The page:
Lily (Lauren Horsley) works at a burger bar where the highlight of her day is when Jarrod (Jemaine Clement) comes in and orders a meal. He works across the way in the mall's computer gaming emporium, and she has a crush on him despite him not being aware of her other than as the person who serves him, and even then he does not seek her out, preferring to be served by her co-worker who he finds more attractive. Lily is undeterred, or she is until one day her name is picked out of a hat by her boss as the person to be sacked for budgetary reasons: now she doesn't have much time left to get to know Jarrod, so inveigles her way into an invitation to his fancy dress party...
Eagle vs Shark was the first film Taika Waititi made before the blockbusters came a-calling, after cutting his teeth on short comedies in his native New Zealand, and as with much of his work, gathered a cult following. You didn't need to be from his home nation to appreciate the humour, though it did have many who watched it making comparisons to the better-known Napoleon Dynamite thanks to a shared love of deadpan quirks, yet if many were being honest this probably had a better laugh rate if you were not so impressed with the American comedy's studied eccentricities, for Waititi offered his humour a lot less blankly, and a lot more local.
This was certainly offputting to some viewers, but the sense that if you knew New Zealanders, or had some experience of their culture, then you would get on with this more agreeably was present to the extent that it often felt like the film was doing itself and its fellow countrymen down - don't be so hard on yourself, may be your response. It was not completely negative by any means, simply that it was painfully aware of what the characters' drawbacks and idiosyncrasies were, with only the fact that it could have been actively depressing when it preferred more nuance its probable saving grace. If not consistently laugh out loud hilarious, it was accurate to observe it had its moments.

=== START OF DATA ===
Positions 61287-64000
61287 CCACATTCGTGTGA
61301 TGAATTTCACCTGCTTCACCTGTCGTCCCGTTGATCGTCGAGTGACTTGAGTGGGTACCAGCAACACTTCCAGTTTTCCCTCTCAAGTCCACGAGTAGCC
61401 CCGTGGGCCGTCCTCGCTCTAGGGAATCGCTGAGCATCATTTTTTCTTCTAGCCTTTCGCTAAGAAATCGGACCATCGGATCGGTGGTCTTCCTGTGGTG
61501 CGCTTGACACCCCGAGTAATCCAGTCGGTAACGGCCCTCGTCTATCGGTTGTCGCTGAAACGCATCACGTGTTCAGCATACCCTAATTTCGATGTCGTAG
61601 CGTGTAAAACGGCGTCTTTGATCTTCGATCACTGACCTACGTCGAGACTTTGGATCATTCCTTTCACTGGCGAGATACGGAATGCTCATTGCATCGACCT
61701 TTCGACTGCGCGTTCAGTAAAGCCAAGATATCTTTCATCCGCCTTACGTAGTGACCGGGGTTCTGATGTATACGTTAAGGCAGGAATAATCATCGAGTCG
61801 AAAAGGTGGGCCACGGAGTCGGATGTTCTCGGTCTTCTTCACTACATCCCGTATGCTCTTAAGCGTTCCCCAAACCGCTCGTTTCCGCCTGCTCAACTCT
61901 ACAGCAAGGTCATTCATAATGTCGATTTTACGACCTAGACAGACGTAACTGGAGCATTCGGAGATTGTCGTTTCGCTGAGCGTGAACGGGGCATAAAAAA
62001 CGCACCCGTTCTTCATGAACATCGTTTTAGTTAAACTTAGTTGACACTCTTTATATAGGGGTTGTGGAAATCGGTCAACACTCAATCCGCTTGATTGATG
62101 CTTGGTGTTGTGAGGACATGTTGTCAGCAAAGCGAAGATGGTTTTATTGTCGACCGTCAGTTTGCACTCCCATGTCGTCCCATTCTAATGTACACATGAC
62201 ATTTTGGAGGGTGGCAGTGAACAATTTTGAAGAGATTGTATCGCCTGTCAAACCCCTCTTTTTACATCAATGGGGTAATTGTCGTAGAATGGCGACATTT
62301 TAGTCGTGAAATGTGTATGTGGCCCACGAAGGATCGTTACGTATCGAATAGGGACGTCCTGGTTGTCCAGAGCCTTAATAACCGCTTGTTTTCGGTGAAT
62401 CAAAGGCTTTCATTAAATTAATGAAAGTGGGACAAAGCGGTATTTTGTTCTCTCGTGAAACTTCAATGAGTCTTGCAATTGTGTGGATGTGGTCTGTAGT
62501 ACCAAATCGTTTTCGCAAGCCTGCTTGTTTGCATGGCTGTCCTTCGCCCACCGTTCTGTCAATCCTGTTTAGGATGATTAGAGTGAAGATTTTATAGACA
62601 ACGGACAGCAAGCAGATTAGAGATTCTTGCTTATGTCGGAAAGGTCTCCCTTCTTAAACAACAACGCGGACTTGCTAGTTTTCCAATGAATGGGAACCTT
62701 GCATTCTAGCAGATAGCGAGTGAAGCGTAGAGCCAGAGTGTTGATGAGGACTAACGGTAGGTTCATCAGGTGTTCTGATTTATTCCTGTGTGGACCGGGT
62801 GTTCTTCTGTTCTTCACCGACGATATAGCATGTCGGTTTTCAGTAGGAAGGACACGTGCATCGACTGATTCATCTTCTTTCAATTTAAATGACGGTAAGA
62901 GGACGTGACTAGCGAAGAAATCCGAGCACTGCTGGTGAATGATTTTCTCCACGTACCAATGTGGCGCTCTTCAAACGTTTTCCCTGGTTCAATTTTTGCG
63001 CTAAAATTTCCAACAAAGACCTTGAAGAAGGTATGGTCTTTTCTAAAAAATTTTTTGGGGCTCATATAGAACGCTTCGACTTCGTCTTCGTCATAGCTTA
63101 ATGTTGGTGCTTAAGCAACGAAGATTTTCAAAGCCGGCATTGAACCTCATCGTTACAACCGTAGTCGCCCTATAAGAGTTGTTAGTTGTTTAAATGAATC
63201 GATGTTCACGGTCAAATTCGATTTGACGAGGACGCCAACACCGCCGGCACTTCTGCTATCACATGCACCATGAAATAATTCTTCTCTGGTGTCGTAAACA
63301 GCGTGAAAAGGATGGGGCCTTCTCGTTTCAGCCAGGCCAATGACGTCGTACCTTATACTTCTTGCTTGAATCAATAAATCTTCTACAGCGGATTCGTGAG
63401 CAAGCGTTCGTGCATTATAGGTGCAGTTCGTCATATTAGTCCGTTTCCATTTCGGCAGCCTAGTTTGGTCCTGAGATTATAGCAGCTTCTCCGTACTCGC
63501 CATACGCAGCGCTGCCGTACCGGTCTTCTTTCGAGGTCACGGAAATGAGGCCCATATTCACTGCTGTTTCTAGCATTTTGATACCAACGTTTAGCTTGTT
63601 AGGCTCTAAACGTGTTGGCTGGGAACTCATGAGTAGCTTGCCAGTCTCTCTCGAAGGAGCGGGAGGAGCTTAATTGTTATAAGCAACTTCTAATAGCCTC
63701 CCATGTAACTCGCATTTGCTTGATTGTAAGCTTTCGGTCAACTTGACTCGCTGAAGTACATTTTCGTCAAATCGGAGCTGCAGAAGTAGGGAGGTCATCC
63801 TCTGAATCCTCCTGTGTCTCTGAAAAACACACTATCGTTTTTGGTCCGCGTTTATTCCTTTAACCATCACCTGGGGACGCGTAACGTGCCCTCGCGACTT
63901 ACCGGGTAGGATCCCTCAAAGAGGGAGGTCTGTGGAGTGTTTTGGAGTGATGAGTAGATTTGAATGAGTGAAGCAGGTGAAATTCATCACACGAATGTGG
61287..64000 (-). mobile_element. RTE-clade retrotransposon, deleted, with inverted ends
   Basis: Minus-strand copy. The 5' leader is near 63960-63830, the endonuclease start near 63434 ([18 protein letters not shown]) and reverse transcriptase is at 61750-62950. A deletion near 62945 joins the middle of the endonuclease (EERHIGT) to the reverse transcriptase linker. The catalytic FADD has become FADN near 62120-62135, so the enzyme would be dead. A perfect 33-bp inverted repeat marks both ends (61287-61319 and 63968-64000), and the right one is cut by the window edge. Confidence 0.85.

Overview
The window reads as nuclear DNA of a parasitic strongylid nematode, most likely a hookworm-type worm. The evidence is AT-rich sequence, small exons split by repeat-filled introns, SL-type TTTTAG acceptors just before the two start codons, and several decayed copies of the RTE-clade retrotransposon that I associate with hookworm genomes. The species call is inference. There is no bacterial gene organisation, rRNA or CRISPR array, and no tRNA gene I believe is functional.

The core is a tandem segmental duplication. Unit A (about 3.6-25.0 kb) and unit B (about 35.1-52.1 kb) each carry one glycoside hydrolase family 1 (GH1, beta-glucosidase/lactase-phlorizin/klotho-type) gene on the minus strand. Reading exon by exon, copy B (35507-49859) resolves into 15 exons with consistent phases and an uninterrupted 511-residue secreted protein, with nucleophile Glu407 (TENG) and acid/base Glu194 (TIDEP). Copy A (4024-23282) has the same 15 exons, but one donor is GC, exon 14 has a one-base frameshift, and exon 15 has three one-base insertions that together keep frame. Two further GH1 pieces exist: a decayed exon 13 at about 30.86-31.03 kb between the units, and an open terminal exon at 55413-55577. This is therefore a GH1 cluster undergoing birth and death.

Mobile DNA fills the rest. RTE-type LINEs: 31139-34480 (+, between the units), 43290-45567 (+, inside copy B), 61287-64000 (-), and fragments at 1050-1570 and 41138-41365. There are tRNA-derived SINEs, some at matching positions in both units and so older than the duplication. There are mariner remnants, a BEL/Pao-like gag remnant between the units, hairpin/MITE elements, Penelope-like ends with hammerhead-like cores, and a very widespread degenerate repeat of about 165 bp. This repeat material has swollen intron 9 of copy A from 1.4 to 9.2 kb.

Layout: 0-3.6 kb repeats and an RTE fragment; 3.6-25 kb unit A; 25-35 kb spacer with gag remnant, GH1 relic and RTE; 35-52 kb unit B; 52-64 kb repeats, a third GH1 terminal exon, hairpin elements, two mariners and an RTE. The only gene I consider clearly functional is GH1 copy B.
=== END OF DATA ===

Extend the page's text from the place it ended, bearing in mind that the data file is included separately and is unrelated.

Quite a few of them, its self-deprecation evident when Waititi was expressing what in other locations may be described as the "cultural cringe", and maybe they call it that in the land of the kiwi too. Jarrod, it turns out, is a prize berk and not worthy even of a meek little mouse like Lily (it's implied the sole reason she latched onto him is because they both have a mole above their upper lip), but after she impresses him with her gaming skills, the old romantic keeps her behind after the party and has sex with her, to her delight in spite of taking about ten seconds to do the deed. But then he does a curious thing immediately afterwards: he makes a threatening telephone call, and she has no idea why, the theme of getting to know someone being accompanied by a pile of baggage growing ever more blatant.
Nevertheless, Lily, who lives with her brother, gets Jarrod talking one evening and he tells her he has been training for a fight with his arch-nemesis who he only refers to as "The Samoan". She allows him to take her to his hometown across the island, driven by her nice to a fault sibling Damon (Joel Tobeck) who has looked after her since her parents died, where we begin to get a more rounded view of what Waititi identified as amusing about his countrymen. Not only him, either, as Horsley (latterly Taylor) collaborated on the screenplay, providing a showcase for Clement's style of humour as well that would do him proud over the course of a very successful career. The final revelation about Jarrod's vendetta, with as it transpires the now-grown man who used to bully him at school, was appropriately anticlimactic, that was the kind of joke you got here, but Lily's first thwarted, then energised faith in her man was genuinely sweet, suggesting no one is beyond redemption, all they need is perspective and proper goals. Music by The Phoenix Foundation.